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Journal Article

The Coexistence of Species in Fractal Landscapes

Michael W. Palmer
The American Naturalist
Vol. 139, No. 2 (Feb., 1992), pp. 375-397
Stable URL: http://www.jstor.org/stable/2462417
Page Count: 23
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The Coexistence of Species in Fractal Landscapes
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Abstract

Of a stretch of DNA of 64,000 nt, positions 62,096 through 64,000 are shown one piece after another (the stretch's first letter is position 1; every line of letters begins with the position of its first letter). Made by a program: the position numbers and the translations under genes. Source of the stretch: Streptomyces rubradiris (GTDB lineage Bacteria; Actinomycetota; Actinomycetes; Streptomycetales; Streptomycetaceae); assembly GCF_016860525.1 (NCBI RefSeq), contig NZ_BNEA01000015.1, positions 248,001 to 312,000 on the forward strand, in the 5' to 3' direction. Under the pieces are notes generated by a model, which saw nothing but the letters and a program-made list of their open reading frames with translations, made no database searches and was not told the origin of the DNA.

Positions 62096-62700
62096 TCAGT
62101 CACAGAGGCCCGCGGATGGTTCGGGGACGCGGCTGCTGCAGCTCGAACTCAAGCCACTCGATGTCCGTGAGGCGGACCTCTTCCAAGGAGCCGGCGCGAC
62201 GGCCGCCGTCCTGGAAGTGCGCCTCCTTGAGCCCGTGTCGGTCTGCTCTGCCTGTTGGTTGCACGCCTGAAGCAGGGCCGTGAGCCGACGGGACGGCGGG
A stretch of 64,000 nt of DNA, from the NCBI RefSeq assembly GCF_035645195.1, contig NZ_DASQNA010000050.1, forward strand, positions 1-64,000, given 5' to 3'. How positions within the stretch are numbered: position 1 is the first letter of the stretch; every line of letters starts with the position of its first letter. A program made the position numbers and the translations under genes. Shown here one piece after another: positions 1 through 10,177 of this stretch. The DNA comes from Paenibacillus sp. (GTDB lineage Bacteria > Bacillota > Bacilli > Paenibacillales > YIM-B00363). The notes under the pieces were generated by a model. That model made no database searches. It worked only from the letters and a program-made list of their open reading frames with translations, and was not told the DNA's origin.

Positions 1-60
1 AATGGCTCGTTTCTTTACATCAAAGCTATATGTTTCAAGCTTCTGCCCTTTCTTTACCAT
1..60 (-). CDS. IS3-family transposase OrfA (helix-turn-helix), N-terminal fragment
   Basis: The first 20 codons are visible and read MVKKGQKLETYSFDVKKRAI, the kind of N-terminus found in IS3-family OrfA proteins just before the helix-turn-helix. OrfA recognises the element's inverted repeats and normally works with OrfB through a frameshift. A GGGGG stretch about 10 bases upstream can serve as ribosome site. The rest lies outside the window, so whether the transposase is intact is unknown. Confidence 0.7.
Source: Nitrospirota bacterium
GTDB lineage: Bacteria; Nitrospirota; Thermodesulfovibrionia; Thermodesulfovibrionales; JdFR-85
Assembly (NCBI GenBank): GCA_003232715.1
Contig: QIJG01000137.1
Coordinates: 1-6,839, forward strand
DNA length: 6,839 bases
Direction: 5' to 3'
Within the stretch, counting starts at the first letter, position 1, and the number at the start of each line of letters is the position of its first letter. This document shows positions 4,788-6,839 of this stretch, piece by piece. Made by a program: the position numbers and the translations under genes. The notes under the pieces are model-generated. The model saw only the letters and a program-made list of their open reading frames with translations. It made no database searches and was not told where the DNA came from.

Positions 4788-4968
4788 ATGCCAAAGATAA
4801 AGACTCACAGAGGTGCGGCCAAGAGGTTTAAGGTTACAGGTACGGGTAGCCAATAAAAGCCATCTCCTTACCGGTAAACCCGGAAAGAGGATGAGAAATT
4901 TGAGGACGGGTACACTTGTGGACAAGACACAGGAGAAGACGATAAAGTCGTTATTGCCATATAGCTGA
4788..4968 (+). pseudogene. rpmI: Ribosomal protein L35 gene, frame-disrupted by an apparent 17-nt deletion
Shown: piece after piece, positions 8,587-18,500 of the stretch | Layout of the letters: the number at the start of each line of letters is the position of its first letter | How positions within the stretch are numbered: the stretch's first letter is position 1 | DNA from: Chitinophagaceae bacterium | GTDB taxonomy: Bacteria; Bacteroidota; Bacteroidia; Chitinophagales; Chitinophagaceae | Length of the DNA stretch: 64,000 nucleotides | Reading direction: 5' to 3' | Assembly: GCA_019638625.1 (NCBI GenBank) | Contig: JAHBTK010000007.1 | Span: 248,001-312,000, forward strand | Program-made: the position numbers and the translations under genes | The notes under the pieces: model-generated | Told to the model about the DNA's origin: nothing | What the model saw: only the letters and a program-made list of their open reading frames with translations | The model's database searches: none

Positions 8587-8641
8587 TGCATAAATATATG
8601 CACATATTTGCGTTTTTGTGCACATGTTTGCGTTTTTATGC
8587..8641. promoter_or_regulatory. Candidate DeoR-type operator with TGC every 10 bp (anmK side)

The degree of spatial dependence in a landscape can be modeled by varying the landscape's fractal dimension, D. I simulated landscapes in which D varied independently of environmental variability. Individuals of 10 species with modes placed evenly along the dominant environmental gradient were randomly placed on these landscapes and were allowed to reproduce, disperse, and compete. The results demonstrate that the effect of a landscape's environmental variability on species coexistence is affected by the degree of spatial dependence in a complex manner. Increasing the fractal dimension (decreasing spatial dependence) allows more species to exist per microsite and per landscape. However, extremely high fractal dimensions cause fewer species to coexist on the landscape scale. Observed habitat breadths are increased (and beta diversity is decreased) as a function of D. I suggest that these patterns can be explained by habitat area, the mass effect, ecological equivalency, and global biological constraints.

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